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Residential Segregation of West Indians in the New York/New Jersey Metropolitan Area: The Roles of Race and Ethnicity

Kyle D. Crowder
The International Migration Review
Vol. 33, No. 1 (Spring, 1999), pp. 79-113
DOI: 10.2307/2547323
Stable URL: http://www.jstor.org/stable/2547323
Page Count: 35
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Since scans are not currently available to screen readers, please contact JSTOR User Support for access. We'll provide a PDF copy for your screen reader.
Residential Segregation of West Indians in the New York/New Jersey Metropolitan Area: The Roles of Race and Ethnicity
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Abstract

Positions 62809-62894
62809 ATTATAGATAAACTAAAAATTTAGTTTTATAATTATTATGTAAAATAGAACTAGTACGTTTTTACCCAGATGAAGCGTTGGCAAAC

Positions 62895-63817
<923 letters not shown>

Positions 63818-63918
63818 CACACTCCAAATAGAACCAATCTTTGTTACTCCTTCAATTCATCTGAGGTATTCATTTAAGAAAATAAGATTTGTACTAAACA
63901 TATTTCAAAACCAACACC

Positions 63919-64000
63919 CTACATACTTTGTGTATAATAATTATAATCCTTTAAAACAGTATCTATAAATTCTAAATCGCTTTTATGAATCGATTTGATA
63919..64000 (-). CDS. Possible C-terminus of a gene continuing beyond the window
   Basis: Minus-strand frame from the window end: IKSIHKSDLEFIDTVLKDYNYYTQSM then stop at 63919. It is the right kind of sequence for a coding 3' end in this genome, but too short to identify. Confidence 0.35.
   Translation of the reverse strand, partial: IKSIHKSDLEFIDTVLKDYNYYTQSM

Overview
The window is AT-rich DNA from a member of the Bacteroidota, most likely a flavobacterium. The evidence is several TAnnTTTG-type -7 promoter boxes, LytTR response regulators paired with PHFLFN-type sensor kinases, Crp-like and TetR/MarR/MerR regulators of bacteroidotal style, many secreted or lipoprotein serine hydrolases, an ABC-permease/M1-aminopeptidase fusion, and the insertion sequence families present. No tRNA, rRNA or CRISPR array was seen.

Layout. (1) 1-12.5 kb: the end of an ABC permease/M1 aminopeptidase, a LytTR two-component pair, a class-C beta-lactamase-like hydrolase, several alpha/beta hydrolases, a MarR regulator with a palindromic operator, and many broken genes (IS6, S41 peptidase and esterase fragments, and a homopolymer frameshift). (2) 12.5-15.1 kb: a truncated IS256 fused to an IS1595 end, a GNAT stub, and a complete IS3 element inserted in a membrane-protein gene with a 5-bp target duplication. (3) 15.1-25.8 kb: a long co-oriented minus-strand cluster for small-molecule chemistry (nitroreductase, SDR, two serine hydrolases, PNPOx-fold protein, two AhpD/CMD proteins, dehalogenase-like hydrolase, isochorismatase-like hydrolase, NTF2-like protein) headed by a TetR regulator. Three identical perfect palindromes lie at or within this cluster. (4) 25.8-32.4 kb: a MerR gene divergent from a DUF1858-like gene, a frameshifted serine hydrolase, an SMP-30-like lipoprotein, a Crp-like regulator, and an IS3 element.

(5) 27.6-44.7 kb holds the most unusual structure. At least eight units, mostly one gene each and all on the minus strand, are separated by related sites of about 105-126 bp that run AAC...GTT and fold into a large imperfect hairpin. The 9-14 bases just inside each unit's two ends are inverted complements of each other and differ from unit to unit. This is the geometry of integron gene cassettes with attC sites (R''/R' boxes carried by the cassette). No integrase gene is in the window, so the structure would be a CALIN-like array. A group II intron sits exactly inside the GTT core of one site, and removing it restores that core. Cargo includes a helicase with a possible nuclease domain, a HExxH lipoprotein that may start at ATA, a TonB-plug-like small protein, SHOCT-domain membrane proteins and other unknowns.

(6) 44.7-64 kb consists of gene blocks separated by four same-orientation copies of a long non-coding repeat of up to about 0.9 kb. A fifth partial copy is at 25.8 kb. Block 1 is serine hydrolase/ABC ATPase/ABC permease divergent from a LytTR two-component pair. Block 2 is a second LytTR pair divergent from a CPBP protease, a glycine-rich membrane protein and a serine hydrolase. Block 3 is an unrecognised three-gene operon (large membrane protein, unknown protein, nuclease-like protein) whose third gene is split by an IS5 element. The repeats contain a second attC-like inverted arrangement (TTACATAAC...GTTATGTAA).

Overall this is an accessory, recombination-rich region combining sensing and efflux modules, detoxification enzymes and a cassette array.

To assess the relative roles of race and ethnicity in shaping patterns of residential segregation, this article utilizes indices of segregation and a geographic mapping strategy to examine the residential patterns of West Indian blacks in the greater New York City area. The socioeconomic characteristics of neighborhoods occupied by West Indian blacks are also examined and compared to those of areas occupied by African Americans. The results indicate that, on one hand, West Indians are largely denied access to residential areas occupied predominantly by whites and are confined to areas of large black concentrations. On the other hand, West Indians appear to have carved out somewhat separate residential enclaves within these largely black areas, and there is evidence to indicate that these areas are of somewhat higher quality than areas occupied by similar concentrations of African Americans. The discussion of these results focuses on the reciprocal relationship between the formation of these distinct residential enclaves and the maintenance of a distinct West Indian ethnic identity.

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